Patrick:
Well, thanks, Fiona. It's wonderful to be here. I'm Paddy McGrath, and actually much like Fiona I am an education technology strategist based in the Texthelp headquarters, which is in Belfast, Northern Ireland. So my job is very similar to Fiona's in that my focus is purely and squarely on teaching and learning and making sure that our customers around the globe get the very best out of our tools. But I also have a slightly additional role to that, which is to ensure that all of our internal staff, particularly our sales team, are equipped with all of the knowledge that they need to talk about our products really well when they're in front of you as an educator. So it's a varied role. And lastly, I get to speak at lots of conferences at which many of us on this call do as well. So I think we're all like-minded here, Fiona, for sure, in terms of the roles we do. So Louis, you need no introduction, but I'll go straight over to you at this point.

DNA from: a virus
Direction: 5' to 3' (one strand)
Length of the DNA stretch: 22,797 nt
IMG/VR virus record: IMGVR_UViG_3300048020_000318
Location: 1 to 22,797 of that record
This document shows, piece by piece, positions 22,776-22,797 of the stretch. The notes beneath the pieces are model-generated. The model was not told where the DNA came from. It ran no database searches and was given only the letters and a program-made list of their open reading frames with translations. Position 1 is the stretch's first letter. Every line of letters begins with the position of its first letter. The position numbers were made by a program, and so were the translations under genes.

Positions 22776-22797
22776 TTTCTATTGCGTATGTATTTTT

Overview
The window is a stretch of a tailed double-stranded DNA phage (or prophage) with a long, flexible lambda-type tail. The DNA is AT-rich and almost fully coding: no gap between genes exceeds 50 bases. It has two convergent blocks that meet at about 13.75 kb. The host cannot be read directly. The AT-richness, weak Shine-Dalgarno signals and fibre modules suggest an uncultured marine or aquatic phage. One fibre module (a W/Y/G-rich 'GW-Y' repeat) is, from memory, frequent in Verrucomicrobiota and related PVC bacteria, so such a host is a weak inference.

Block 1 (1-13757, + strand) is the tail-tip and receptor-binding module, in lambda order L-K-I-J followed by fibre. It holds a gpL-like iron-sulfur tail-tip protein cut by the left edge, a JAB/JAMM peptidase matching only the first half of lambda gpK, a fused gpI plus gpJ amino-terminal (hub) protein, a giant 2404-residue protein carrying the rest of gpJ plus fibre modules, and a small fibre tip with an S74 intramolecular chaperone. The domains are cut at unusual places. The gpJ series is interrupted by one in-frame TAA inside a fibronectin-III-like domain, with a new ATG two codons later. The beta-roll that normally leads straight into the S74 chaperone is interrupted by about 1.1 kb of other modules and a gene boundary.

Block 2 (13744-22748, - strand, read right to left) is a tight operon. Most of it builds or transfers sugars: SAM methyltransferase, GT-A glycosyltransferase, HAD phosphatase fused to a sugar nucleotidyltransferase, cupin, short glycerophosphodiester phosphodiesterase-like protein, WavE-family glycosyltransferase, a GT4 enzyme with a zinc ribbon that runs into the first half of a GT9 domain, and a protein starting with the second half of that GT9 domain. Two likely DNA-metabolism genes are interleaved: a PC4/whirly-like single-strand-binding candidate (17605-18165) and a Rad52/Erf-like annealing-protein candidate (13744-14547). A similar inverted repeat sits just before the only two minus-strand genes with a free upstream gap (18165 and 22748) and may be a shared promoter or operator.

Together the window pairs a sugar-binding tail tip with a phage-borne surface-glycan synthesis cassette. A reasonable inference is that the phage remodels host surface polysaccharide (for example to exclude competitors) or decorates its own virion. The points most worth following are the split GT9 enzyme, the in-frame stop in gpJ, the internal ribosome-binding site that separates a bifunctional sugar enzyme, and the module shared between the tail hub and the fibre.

Louis:
Yeah, yeah, no worries. So my name is Louis Shanafelt and I work in the United States, as Fiona said. Our home office is in Woburn, Mass. And I actually live in Florida. So I live just down the street from Mickey Mouse, actually. Two of my favorite people get to join and talk to you about EquatIO today. I learned so much from Fiona and Paddy and they've been absolutely wonderful since I've joined Texthelp.

Louis: